Upper GI tract lesions in familial adenomatous polyposis (FAP): Enrichment of pyloric gland adenomas and other gastric and duodenal neoplasms

Laura D. Wood, Safia N. Salaria, Michael W. Cruise, Francis M. Giardiello, Elizabeth A. Montgomery

Research output: Contribution to journalArticlepeer-review

74 Scopus citations

Abstract

Patients with familial adenomatous polyposis (FAP), an autosomal dominant cancer predisposition syndrome caused by mutations in the APC gene, develop neoplasms in both the upper and lower gastrointestinal (GI) tract. To clarify the upper GI tract lesions in FAP patients in a tertiary care setting, we reviewed specimens from 321 endoscopies in 66 patients with FAP. Tubular adenomas in the small bowel were the most common neoplasms (present in 89% of patients), although only 1 patient developed invasive carcinoma of the small bowel. Several types of gastric neoplasms were identified - 65% of patients had at least 1 fundic gland polyp, and 23% of patients had at least 1 gastric foveolar-type gastric adenoma. Pyloric gland adenomas were also enriched, occurring in 6% of patients - this is a novel finding in FAP patients. Despite the high frequency of gastric neoplasms, only 1 patient developed carcinoma in the stomach. The very low frequency of carcinoma in these patients suggests that current screening procedures prevent the vast majority of upper GI tract carcinomas in patients with FAP, at least in the tertiary care setting.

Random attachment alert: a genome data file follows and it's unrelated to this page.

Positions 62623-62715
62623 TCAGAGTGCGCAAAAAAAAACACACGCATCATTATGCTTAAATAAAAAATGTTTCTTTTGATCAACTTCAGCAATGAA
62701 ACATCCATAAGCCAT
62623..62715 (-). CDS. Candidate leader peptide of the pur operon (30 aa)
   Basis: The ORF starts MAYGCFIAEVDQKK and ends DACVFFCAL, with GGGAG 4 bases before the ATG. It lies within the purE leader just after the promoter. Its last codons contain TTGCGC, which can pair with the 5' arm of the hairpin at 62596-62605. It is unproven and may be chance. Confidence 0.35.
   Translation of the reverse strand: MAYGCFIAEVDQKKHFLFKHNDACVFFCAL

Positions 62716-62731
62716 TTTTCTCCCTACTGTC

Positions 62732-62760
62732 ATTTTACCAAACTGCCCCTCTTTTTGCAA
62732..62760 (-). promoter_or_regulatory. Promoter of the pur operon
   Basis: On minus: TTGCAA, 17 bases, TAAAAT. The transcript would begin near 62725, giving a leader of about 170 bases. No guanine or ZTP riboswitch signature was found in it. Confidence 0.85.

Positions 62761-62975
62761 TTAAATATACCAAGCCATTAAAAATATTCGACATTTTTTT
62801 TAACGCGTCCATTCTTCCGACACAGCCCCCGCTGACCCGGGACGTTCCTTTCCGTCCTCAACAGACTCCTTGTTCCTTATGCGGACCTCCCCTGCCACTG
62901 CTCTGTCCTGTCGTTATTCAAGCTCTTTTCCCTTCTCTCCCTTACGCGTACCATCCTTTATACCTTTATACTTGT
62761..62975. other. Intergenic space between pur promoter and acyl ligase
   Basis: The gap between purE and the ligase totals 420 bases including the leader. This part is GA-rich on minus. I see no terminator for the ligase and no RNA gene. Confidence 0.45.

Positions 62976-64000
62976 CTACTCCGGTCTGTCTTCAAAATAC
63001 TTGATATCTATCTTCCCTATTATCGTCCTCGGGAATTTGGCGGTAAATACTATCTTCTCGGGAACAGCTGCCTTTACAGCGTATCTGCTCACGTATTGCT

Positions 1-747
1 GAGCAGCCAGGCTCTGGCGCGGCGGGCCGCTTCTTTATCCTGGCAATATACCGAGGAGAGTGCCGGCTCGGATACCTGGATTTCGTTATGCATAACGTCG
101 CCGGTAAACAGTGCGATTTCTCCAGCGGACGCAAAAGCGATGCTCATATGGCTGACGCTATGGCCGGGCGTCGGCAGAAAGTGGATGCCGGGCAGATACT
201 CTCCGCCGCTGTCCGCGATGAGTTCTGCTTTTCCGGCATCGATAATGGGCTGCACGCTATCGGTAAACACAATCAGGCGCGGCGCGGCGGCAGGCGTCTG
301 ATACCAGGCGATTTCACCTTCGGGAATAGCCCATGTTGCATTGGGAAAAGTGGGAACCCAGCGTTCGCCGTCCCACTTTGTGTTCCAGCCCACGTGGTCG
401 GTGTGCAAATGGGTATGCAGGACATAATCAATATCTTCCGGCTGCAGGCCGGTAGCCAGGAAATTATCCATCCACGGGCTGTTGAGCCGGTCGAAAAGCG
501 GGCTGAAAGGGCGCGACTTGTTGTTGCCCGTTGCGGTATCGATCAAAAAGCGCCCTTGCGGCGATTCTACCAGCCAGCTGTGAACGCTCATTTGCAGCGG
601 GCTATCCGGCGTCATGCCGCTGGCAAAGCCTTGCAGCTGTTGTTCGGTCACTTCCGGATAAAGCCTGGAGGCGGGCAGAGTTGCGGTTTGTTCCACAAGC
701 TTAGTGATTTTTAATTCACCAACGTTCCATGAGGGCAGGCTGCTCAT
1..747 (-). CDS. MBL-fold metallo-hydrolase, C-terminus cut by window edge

Original languageEnglish (US)
Pages (from-to)389-393
Number of pages5
JournalAmerican Journal of Surgical Pathology
Volume38
Issue number3
DOIs
StatePublished - Mar 2014
Externally publishedYes

Keywords

  • cancer screening
  • familial adenomatous polyposis
  • fundic gland polyp
  • pyloric gland adenoma

ASJC Scopus subject areas

  • Anatomy
  • Surgery
  • Pathology and Forensic Medicine

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